The principal prosecuting attorney of any State, or the principal prosecuting attorney of any political subdivision thereof, if such attorney is authorized by a statute of that State to make application to a State court judge of competent jurisdiction for an order authorizing or approving the interception of wire, oral, or electronic communications, may apply to such judge for, and such judge may grant in conformity with section 2518 of this chapter and with the applicable State statute an order authorizing, or approving the interception of wire, oral or electronic communications by investigative or law enforcement officers having responsibility for the investigation of the offense as to which the application is made, when such interception may provide or has provided evidence of the commission of the offense of murder, kidnapping, gambling, robbery, bribery, extortion, or dealing in narcotic drugs, marihuana or other dangerous drugs, or other crime dangerous to life, limb, or property, and punishable by imprisonment for more than one year, designated in any applicable State statute authorizing such interception, or any conspiracy to commit any of the foregoing offenses.

18 U.S.C. ァ 2516(2)(emphasis added).

21 Wisconsin's wiretapping statutes reflect the provisions set forth in 18 U.S.C. ァ 2516(2).[6] Under Wis. Stat. ァ 968.30(3)(a) a court may not enter an order for a wiretap unless "[t]here is probable cause for belief that an individual is committing, has committed, or is about to commit a particular offense enumerated in s. 968.28." In turn, ァ 968.28 provides that interceptions of communications may be authorized for only a limited group of offenses:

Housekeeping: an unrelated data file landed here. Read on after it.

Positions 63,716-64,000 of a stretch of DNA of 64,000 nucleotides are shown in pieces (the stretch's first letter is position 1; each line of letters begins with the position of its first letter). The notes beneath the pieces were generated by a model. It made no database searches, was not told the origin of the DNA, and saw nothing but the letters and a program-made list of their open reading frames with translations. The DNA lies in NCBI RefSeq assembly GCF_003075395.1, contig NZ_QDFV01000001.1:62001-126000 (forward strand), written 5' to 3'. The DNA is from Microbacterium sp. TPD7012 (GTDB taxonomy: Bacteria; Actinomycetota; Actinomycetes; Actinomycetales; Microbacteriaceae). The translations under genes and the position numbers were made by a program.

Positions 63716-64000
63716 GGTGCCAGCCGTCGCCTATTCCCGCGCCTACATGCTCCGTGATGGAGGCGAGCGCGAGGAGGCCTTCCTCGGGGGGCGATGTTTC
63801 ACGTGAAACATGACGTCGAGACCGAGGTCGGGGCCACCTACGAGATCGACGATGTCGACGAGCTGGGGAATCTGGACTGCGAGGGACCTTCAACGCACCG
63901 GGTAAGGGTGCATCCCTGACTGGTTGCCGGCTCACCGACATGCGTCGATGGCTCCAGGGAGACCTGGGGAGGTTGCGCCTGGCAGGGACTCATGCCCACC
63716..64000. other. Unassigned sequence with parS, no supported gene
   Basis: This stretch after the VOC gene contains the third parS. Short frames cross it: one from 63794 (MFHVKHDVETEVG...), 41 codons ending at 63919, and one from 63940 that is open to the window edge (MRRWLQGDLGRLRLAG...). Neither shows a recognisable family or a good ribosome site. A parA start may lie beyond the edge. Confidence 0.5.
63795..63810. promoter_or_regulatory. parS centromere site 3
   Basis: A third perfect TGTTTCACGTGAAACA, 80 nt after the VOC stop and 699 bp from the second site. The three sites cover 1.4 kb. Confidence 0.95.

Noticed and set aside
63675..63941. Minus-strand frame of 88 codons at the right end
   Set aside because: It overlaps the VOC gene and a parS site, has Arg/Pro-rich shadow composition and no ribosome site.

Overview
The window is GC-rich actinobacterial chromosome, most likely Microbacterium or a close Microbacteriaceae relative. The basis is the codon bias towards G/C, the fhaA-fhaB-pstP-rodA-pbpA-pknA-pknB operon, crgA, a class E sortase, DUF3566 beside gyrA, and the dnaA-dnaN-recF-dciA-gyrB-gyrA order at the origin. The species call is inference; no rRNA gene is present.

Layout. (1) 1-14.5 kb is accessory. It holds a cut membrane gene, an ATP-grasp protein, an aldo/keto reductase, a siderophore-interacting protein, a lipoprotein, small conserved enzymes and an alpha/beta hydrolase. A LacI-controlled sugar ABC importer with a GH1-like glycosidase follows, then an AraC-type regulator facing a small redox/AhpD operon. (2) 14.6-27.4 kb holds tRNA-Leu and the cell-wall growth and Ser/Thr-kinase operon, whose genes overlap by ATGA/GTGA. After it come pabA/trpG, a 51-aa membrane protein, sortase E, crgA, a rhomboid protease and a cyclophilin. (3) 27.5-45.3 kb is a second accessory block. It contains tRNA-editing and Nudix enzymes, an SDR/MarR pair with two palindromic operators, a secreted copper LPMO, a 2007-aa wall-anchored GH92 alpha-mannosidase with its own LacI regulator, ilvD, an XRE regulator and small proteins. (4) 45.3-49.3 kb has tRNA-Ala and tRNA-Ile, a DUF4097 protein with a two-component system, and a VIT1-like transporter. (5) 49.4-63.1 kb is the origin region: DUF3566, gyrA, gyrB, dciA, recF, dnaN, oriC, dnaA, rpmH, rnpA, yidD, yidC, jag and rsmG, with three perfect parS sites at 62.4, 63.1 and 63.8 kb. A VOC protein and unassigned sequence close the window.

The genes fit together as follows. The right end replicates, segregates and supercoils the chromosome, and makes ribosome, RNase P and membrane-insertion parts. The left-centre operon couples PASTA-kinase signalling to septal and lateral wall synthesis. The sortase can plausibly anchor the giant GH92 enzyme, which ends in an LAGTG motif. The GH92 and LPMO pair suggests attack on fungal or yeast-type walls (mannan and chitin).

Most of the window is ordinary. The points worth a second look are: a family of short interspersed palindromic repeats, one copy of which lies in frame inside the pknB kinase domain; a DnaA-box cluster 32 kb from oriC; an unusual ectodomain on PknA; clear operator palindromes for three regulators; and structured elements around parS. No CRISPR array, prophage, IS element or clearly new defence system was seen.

homicide, felony murder, kidnapping, commercial gambling, bribery, extortion, dealing in controlled substances or controlled substance analogs, a computer crime that is a felony under s. 943.70, or any conspiracy to commit any of the foregoing offenses.

22 It is clear that the legislature intended that the offenses enumerated in ァ 968.28 be patterned after those in 18 U.S.C. ァ 2516(2). Thus, ァ 968.28 sets forth mostly the same crimes, in the same order, and in largely the same language as the crimes listed in 18 U.S.C. ァ 2516(2). However, unlike its federal counterpart, the state wiretap statute does not include the offense of robbery.

23 As noted, Title III permits states "to adopt more restrictive legislation, or no legislation at all, but not less restrictive legislation." United States v. Capra, 501 F.2d at 276 (quoting S. Rep. No. 1097, supra, 2187). Wisconsin's legislature allowed that most of those crimes explicitly designated by 18 U.S.C. ァ 2516(2) could be the basis for a wiretap. However, the legislature did not permit circuit courts to authorize wiretaps for the purpose of providing evidence for robbery, even though robbery is an offense for which states may allow wiretapping under 18 U.S.C. ァ 2516(2).